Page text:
One thing that comes with spring is the new growing season.  And while I will be blogging about all the good things that come with this, it also reminds of me of some less than wonderful trends that have emerged over the past decades.  Specifically, I would like to discuss the advent of Chinese agricultural exports, and what it means to those who eat them.  Let me preface this with the fact that I am not some lunatic fringe, shut down trade agreements, I hate those lying commies gal.  To the contrary, I tend to swing toward classic, liberal economics.  Moreover, I admire China and its people, and predict great things for them.  But I do advocate a more pragmatic and cautious approach when it comes to their agricultural exports, both raw and processed.

There are the more obvious gaps, such as the great infant formula horror of 2008, when it was revealed that regular practice included lacing baby food with melamine, an additive used to make plastics and other industrial products.  No doubt you are also familiar with the fact that the same additive was found in Chinese cat and dog food exports a year earlier, resulting in many animals dying from renal failure.  The third time is a charm in 2010, when milk was pulled off shelves in China containing...melamine.  Get the picture?

There is a distinct and troubling pattern of repeating past mistakes and inability/refusal to undertake true quality control of food products. Now consider that China has become an agricultural world leader over the past 2 decades; more and more produce grown in and exported from China is landing in US supermarkets, often as the sole purchasing option. There are legitimate fair trade concerns, environmental problems, as well as quality assurance and health issues at stake.  As the Washington Post recently reported:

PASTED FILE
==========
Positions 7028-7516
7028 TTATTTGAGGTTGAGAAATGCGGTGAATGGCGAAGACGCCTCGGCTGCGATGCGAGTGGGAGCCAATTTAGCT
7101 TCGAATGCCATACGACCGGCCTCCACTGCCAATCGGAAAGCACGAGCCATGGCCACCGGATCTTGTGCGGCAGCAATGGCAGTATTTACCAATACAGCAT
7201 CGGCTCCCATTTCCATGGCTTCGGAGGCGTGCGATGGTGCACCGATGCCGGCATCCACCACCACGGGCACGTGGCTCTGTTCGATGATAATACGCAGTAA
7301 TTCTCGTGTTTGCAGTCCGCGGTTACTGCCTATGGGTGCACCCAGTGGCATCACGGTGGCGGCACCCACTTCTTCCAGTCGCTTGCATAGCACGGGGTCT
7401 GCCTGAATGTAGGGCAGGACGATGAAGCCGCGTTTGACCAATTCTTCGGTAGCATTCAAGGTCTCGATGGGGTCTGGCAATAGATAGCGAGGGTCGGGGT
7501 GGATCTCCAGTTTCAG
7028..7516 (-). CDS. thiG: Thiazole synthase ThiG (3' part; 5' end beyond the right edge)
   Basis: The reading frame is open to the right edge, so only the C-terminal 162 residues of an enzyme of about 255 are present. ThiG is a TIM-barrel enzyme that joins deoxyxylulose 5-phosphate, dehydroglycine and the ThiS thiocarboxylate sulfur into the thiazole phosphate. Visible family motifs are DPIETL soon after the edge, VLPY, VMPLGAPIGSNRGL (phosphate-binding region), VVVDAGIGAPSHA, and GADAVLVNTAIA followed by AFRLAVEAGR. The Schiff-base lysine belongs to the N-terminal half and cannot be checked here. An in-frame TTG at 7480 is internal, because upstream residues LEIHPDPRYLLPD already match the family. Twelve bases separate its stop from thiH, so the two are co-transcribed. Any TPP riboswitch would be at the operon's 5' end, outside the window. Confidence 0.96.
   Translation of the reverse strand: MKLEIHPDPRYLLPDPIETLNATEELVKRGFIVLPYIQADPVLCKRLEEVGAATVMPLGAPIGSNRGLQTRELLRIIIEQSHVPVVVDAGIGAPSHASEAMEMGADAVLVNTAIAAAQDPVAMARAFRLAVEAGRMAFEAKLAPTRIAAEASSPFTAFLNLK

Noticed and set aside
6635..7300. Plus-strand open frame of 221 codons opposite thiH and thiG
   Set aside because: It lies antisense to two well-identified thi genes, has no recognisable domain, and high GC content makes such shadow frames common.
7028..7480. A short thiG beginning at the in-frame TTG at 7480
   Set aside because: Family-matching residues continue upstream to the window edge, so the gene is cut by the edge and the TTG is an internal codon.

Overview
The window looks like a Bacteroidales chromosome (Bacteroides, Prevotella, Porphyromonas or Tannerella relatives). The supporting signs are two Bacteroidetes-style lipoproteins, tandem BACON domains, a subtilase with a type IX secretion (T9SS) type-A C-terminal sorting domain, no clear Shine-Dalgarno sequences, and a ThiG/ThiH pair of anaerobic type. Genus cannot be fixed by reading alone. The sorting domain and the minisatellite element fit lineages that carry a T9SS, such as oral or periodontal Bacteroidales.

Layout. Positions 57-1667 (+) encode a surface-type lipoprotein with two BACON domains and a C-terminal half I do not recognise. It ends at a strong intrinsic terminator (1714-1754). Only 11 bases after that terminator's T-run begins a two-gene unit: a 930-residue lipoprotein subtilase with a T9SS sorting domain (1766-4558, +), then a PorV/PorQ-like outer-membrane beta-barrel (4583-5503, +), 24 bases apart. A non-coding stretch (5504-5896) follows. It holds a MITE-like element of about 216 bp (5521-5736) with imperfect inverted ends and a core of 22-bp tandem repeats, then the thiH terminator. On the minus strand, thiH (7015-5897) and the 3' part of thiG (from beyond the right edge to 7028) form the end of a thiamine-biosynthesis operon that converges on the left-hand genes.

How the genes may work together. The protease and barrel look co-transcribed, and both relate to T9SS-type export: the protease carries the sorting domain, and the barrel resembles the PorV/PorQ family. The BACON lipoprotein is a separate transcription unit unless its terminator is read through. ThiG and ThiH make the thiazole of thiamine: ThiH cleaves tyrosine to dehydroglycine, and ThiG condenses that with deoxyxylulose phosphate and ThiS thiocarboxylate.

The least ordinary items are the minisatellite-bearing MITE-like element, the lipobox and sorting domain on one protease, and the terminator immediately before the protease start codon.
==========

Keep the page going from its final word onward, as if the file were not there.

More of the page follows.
The FDA, responsible for inspecting some types of food from 130 countries, last year was deluged with 21 million shipments of food imports, among them 199,000 from China worth about $2.3 billion. FDA inspectors refused 298 food shipments from China in the first four months of this year: They included catfish laden with banned antibiotics, mushrooms laced with illegal pesticides, and others. The rejection rate for Chinese goods is about 25 times that for Canadian goods.
While not definitive, following are some key products that I have been following:
  • Garlic: Gilroy is in trouble.  China increased its exports to the US 35% between 2004 and 2008.  It's a $48 million dollar business. (Source: UN Comtrade).  It is the US's largest fresh vegetable import from China, and let's not forget that it is often dried and then used in garlic powder and other spices, as well as pastes.  Some additional health concerns include reports of growing garlic in sewage, using chlorine to treat the garlic, and excessive spraying.